Clifford's circle chain theorem with n=4 circles

Following Penrose' notation, I omit letters "c" for circles and "P" for points, to avoid cluttering. Here we see four (n=4) blue circles c1, c2, c3, c4 through O intersecting in P12, P13, P14, P23, P24, P34 which define the four unique yellow circle c123, c124, c134, c234. The construction of the yellow circles corresponds to applying the case n=3 successively to three (blue) circles each, i.e. to c1,c2,c3 to give c123, etc. The surprising fact is that the four yellow circles c123, c124, c134, c234 intersect in one unique point P1234. Sir R. Penrose states that this "is actually a direct consequence of an old theorem, known to the ancient Greek geometer Appollonius" (Greece, Perge, ca. 260 - 190 BC.)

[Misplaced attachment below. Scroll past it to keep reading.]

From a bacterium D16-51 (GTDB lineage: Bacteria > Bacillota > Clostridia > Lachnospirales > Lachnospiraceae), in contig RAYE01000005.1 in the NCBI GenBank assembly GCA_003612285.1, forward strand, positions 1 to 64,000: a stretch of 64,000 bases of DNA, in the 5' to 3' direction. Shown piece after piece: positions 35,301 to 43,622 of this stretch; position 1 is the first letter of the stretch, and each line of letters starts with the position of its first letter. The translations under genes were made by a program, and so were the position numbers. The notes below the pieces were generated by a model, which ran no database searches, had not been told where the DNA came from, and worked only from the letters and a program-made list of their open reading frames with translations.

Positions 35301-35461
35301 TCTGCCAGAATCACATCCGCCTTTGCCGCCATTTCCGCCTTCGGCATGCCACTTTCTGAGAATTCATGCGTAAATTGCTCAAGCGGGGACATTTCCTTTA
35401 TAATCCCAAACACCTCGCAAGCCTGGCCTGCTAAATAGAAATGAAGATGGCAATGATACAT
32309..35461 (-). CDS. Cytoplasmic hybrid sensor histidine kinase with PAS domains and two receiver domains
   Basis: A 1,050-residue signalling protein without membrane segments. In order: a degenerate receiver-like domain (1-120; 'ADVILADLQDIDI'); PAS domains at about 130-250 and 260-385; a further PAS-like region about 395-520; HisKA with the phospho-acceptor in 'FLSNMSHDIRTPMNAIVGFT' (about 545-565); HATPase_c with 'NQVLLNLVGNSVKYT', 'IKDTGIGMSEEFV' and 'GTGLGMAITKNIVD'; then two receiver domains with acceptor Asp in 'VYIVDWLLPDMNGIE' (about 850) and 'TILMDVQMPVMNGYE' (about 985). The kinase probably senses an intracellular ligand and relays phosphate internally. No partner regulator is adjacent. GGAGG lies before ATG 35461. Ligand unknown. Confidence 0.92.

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Taking O to infinity changes the above into

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The four blue straight lines are now four circles with infinite radius intersecting at infinity O.

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Soli Deo Gloria. Created with Cinderella by Eckhard Hitzer (Fukui).